While the long-term potential of big data to transform the world of trade is exciting, it’s easy to underestimate what this transformation actually entails. When it comes to effecting positive change within the industry, Commerzbank’s philosophy is: “think big, implement small”. This approach typically involves identifying areas where value can most easily and effectively be delivered to clients. New concepts are driven forward through collaboration with key early adopters. These are innovation-minded clients who can dedicate the necessary resources to pursue new projects. The natural next step – depending on the solution – could be to involve another stakeholder in the chain, such as a logistics company. We are optimising this approach by concentrating our efforts on our core markets, particularly those with legal frameworks which already facilitate electronic trade documents.

Trade finance ecosystems: leveraging analytics and connecting a global network

Digital innovation is enabling data to be leveraged across the supply chain, paving the way for more efficient, streamlined trade finance processes. Together with external platforms and tech providers as well as corporate clients, FIs are driving the development of these digital trade finance ecosystems – with the aim of enabling stakeholders in global trade to share information more easily.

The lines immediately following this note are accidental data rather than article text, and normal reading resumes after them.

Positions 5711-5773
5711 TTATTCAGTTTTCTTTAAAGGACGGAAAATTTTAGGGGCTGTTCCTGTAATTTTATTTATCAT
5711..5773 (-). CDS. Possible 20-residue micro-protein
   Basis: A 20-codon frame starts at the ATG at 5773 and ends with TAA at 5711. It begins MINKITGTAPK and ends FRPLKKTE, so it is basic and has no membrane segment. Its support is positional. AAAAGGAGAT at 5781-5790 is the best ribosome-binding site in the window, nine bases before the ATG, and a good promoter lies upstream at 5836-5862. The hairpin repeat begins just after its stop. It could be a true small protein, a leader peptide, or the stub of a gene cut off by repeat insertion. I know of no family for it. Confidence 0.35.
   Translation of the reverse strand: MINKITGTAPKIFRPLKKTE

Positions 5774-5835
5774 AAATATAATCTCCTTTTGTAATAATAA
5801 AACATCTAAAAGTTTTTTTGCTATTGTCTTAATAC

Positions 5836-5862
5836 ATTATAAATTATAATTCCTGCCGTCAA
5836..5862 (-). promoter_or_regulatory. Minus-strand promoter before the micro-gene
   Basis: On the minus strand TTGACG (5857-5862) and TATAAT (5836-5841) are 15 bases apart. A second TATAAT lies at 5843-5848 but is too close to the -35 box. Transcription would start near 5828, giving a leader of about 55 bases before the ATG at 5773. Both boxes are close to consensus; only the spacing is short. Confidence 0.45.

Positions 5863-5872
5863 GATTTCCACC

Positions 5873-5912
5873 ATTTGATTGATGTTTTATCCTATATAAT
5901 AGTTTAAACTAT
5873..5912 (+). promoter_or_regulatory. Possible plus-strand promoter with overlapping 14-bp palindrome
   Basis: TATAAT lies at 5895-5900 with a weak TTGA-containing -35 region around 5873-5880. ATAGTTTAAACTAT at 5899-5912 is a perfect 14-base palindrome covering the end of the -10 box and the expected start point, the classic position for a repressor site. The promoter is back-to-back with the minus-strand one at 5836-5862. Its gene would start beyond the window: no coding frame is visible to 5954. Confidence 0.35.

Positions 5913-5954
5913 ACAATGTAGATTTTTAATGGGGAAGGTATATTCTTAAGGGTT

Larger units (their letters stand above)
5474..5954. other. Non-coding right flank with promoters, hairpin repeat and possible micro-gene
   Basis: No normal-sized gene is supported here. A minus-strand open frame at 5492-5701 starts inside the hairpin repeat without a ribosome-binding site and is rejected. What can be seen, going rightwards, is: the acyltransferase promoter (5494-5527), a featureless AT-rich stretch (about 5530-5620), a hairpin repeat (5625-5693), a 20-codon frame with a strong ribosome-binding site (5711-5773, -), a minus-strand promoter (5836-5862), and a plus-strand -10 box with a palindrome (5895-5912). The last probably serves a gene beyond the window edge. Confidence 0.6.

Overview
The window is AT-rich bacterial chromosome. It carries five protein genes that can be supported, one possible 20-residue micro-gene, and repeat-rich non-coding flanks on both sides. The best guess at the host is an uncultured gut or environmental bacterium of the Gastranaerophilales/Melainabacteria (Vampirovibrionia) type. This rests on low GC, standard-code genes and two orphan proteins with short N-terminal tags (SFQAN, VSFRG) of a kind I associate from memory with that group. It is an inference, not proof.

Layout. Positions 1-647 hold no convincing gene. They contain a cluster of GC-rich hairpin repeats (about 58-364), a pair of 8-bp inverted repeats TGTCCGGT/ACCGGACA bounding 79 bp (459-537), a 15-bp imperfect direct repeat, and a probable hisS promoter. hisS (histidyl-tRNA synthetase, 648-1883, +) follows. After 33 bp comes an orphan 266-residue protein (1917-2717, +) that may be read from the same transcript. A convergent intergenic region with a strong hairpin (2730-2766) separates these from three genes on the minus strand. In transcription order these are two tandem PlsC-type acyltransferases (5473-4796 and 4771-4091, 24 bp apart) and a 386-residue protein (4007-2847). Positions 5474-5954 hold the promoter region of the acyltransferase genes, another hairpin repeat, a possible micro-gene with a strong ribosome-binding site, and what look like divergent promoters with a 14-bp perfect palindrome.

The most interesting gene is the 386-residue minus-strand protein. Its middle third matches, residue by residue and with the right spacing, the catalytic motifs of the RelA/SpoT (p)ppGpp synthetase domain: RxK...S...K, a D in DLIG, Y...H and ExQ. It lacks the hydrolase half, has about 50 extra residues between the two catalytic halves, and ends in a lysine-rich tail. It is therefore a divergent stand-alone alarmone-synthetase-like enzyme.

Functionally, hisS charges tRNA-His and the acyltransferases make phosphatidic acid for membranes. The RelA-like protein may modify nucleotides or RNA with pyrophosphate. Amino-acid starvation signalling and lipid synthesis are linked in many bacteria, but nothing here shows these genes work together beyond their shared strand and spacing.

Distributed Ledger Technology (DLT) could well be one of the means to achieve these ecosystems. The open and versatile nature of blockchain and DLT means some processes, such as payments, can be completely automated. Combined with sensors connected to the internet of things (IoT), it is also possible to directly link financial transactions with the underlying physical exchange of goods. Instead of a manual process involving several departments, sensors can automatically and instantaneously reconcile the delivered versus the expected data points and trigger a payment or financial transaction.

Recently, Commerzbank partnered with Deutsche Telekom subsidiary T-Systems, in a project focusing on IoT sensors, DLT and smart contract technology combining financial and technological expertise. These product innovations are developed together with corporate clients in order to directly address the real-life pain points of existing processes.

Linking the right parties to rapidly deliver meaningful efficiencies will be the key to success going forward. Getting this right will help us all in building a truly digital trade ecosystem of the future.